But this is not the time to get back into it all: the different playstyles and player focuses, intrinsic vs. extrinsic motivators, longterm vs. instant gratification, journey vs. reward, themeparks vs. sandbox worlds, the value of randomness, meaningful choices, incentives of cooperative vs. solo content and so many more topics that I’ve written articles about over the years. Instead, I am leaving you with three links, old and new, that discuss this subject in different ways:
- On MMO Gypsy: Achievement (Hate), Exploration and Mystery
About the ways questing and exploration have changed in MMOs over the years, why more and more rewards cannot make up for journey and how dominant achievements/achiever mindset have contributed to the current status quo.
- Tevis Thompson’s Blog: We are Explorers
The inspiring article for my own post and possibly the greatest and most important read on the subject of mystery and exploration in games I have ever read. Deals with the subject of how the illusion of scale and immersion in virtuality are juxtaposed to completionist mindset.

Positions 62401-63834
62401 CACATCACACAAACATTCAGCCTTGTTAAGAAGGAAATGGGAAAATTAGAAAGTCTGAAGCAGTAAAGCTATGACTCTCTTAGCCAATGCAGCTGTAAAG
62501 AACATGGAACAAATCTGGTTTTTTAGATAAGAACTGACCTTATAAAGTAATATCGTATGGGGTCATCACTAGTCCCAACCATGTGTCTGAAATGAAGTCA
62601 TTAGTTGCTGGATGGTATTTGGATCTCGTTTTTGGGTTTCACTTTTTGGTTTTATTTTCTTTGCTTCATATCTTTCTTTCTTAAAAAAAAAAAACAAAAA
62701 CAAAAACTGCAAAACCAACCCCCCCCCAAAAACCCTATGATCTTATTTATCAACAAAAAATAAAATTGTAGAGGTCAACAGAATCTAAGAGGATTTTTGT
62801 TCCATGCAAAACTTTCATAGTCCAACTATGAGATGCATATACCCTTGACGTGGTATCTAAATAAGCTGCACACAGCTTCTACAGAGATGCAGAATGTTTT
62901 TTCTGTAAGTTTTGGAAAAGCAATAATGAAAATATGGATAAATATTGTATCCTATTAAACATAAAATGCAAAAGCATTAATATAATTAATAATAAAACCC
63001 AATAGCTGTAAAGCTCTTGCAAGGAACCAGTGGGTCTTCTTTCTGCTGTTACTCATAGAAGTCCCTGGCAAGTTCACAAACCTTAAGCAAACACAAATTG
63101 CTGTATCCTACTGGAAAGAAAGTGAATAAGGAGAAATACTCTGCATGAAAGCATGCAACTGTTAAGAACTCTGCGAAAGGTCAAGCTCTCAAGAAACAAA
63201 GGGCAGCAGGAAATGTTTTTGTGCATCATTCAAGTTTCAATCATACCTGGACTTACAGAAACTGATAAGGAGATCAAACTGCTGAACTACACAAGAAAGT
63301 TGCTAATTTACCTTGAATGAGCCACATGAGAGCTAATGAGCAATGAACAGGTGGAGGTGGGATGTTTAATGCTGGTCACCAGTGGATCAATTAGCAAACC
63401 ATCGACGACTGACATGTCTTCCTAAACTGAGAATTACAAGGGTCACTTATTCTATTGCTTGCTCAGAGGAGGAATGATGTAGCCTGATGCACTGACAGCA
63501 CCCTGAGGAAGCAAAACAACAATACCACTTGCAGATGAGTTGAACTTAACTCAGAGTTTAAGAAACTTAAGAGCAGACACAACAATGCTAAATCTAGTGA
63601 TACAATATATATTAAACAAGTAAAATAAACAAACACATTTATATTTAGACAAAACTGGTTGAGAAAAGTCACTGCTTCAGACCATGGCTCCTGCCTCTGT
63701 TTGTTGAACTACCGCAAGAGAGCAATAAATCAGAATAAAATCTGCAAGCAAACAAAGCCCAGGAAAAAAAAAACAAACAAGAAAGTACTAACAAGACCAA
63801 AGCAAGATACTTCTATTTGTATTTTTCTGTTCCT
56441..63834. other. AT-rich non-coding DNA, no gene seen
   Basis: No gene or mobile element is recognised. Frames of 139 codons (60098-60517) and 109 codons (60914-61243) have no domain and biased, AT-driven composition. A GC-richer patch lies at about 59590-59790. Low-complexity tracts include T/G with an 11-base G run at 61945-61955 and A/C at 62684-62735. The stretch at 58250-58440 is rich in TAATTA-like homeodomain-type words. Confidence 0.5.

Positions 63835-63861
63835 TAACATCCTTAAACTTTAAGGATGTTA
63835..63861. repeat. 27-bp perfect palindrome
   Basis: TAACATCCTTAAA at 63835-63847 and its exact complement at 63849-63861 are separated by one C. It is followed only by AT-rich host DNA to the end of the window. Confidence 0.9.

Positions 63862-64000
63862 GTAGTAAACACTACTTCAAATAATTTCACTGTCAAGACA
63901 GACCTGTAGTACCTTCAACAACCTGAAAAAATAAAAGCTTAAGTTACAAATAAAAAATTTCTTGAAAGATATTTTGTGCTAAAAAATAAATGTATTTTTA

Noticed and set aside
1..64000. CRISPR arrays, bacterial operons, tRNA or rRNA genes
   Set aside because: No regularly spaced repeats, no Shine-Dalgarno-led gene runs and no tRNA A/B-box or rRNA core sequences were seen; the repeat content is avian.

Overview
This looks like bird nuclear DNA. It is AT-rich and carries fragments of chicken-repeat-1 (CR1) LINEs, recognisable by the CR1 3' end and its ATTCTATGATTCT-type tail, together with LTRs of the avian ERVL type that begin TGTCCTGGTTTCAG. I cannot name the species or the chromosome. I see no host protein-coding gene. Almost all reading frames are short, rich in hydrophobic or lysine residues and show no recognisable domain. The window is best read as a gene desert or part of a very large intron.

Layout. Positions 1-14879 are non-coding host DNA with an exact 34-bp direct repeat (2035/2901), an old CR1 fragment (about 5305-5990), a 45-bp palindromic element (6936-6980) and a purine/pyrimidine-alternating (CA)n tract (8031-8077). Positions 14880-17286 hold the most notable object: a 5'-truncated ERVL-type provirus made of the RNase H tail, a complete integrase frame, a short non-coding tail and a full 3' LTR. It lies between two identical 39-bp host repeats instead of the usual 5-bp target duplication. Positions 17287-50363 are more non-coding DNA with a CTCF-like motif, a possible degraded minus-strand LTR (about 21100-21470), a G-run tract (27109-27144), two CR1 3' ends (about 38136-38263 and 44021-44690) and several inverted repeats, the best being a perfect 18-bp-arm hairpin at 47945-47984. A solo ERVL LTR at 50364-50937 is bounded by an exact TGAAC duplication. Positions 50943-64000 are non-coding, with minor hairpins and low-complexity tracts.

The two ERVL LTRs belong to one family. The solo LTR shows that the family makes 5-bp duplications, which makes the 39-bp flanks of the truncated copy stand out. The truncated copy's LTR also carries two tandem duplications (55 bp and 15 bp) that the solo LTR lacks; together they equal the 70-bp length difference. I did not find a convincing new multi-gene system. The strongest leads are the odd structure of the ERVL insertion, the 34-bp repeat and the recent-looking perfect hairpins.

- Recently on Eurogamer.net: The man who made a game to change the world
About Richard Bartle’s dream of virtual worlds as a safe haven, MUDs/MMOs changing society and the ways current games have failed to live up to that potential (thanks Spinks for the link via twitter!).
The true traveler doesn’t know where he’s going. Happy exploring!
Two nights ago I logged back into Landmark for the first time in months, after what seemed to be the world’s slowest patch. I left Landmark towards the end of the closed beta, for lack of things to do and being fed up with the claim upkeep system and continuously losing my Inn of the Last Home. Much has been added since April: the crafting system and building tools have been overhauled completely, water and caves were added as well as fall damage and arena-based PvP.